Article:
ties (FAC) advised that the
county not allow such activities
on county owned property.
Pierce said that, according to
those FAC representatives, the
county's liability risk for allow-
ing such activity was substan-
tial. "If someone is injured," said
Pierce, "the county is going to
have a hard time saying it didn't
know that the county property
was being used as a skateboard
park."
Chairperson Raymond Williams
questioned whether posting
signs to indicate that such ac-
tivity was prohibited would
solve the problem. Attorney Al
Shuler said that the county
must also enforce such rules.
"If you put up a sign and let
them keep skating," said
Shuler, "then all that does is
prove that you knew it was dan-
gerous."
Resident Warren Cadwalder
questioned board members
Where the children would be
.able to skate. "I don't know
.' what the kids are supposed to


'Point Residents
Discuss Local Law
SEnforcement

By Rene Topping

County Planner Alan Pierce and
Enhanced 911 Coordinator Pat
McWhinnie attended the Alligator
Point Taxpayers Association
meeting on April 12 to address,
the 911 program.
'However, the two also! fielded
'questions from residents about
-the role of law enforcement in
Alligator Point.
'On the 911 Program, McWhinnie
pointed out that street names and
numbers were the physical
address utilized by the program.
The address, she noted, showed
up in the 911 system when an
individual called in an emergency
situation. Similar street names,
said McWhinnie, were a problem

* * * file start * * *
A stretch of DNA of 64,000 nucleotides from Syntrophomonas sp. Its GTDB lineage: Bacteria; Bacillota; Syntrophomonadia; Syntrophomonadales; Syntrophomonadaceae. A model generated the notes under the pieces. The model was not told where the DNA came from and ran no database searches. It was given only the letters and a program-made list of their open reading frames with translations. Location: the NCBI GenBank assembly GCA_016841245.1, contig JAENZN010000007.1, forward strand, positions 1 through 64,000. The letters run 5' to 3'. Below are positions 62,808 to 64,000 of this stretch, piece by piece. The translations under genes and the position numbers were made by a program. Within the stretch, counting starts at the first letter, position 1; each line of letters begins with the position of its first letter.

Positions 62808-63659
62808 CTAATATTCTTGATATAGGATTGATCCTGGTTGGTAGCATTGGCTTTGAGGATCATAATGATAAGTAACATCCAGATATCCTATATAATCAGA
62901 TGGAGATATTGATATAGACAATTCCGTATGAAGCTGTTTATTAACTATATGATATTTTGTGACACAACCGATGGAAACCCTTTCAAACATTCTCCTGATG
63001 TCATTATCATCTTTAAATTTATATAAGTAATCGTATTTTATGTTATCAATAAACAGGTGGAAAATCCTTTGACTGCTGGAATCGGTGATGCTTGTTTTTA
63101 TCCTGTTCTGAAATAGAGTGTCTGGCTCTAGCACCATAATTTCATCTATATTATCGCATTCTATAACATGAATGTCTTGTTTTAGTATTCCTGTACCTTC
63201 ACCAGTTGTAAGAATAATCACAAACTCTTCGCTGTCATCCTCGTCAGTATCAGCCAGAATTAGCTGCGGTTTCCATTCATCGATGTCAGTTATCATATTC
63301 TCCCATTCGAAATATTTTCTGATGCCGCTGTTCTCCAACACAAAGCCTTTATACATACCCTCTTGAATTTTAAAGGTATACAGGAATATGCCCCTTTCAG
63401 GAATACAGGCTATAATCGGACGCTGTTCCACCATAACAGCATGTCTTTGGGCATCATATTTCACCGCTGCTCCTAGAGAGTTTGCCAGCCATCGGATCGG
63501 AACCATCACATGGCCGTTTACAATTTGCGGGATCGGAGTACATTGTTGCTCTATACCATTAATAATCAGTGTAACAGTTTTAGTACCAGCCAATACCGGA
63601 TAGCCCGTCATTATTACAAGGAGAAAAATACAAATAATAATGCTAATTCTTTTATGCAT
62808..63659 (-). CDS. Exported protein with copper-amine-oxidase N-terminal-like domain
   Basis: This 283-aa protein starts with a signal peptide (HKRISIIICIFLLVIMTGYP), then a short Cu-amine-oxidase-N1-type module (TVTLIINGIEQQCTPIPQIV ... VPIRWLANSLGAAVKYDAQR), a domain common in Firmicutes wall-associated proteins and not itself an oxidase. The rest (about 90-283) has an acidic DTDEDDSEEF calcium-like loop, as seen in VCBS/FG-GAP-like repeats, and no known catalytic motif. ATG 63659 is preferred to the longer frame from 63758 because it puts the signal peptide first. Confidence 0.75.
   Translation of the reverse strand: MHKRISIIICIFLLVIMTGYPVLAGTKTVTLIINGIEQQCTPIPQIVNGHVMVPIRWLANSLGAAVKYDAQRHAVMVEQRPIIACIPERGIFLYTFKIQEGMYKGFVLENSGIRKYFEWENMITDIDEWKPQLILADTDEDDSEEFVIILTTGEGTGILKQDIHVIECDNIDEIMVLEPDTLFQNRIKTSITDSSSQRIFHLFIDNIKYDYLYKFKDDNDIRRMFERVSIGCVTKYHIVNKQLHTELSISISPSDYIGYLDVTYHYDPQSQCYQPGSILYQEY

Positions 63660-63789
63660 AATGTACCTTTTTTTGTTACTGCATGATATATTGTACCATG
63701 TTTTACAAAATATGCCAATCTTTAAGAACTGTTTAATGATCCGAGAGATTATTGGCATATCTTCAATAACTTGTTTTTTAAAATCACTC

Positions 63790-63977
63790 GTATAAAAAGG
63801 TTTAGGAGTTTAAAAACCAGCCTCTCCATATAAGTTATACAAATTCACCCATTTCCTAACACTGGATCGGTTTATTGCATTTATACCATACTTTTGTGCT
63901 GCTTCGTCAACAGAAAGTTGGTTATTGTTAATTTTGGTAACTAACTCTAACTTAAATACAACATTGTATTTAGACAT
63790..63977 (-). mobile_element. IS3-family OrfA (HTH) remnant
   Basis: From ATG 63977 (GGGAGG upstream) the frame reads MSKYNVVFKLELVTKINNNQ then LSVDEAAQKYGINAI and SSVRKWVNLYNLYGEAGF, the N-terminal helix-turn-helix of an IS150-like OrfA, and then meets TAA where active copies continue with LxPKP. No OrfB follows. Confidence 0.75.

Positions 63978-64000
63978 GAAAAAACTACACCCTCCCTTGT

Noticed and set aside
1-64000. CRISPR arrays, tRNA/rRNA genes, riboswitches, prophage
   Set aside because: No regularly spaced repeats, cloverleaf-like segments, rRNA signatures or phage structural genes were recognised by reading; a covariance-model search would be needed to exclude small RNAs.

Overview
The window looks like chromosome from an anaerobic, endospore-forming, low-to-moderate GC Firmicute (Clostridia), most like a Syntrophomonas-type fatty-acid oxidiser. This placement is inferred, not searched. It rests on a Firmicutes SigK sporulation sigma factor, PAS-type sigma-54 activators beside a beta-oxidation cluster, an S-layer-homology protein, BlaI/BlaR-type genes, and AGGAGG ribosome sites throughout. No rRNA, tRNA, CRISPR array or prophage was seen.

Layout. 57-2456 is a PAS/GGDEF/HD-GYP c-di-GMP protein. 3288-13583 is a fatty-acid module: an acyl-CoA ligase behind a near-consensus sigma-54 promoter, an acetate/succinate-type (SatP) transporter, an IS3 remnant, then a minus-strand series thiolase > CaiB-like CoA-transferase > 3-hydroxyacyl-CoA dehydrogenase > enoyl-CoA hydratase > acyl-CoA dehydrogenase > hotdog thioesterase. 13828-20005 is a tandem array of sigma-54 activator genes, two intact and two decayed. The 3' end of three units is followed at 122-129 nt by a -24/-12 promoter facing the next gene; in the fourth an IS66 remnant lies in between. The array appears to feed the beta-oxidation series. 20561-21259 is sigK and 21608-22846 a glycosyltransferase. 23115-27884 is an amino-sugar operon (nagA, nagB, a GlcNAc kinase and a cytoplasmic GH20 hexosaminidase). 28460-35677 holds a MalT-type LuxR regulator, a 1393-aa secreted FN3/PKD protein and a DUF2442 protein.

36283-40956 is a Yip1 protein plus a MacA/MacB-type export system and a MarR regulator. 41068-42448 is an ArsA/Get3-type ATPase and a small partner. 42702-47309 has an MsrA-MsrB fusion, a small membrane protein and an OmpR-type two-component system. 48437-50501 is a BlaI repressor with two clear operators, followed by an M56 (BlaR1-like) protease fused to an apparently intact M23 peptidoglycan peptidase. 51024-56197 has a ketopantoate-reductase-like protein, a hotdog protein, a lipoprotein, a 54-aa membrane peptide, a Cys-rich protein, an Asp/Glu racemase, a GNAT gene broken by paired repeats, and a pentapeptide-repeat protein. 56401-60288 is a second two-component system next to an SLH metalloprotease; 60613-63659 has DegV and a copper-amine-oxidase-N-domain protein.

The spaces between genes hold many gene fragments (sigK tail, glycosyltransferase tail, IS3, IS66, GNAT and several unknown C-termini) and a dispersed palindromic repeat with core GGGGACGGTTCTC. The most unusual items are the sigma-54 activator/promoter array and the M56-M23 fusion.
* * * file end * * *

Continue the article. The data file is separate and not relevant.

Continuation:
for the 911 program.
McWhinnie urged residents to
display their numbers as soon as
possible. For those without
numbers, she informed audience
members that number plates
could be made by the 911
program for $5. Interested
persons may fax McWhinnie at
670-4116 or call-670-8300 for
more information.
The.discussion then turned from
the 911 program to complaints by
residents about n newly elected
Sheril lBruce \Varnes.
"I. -have ,called the she-iff
numerous times," said
Association President Tom
Vanderplaats, "'and he never
returns my calls." Several
audience members said that the
sheriff had promised to provide a


Larry O'Brien

do," said Cadwalder, "they love
this sport." He also questioned
whether he would have to re-
move those skateboard ramps
from the St. George Island bas-
ketball court that Mike Roboluk
and he created. Mr. Pierce said
that leaving the ramps at the
court would leave a mixed mes-
sage to the kids.
"This risk is just too high un-
less the county is willing to su-
pervise and maintain the
[skateboarding] facility," said
Pierce, "and even then the rep-
resenitatives could not guaran-
tee that the county could main-
tain its [insurance] coverage."
He suggested that the best so-
lution would be to lease a par-
cel of county land for the least
amount of money to an indi-
vidual who would agree to es-
tablish a skateboard park at the
property.
* Sonny O'Brien with the
Calhoun County Commission
requested that the board adopt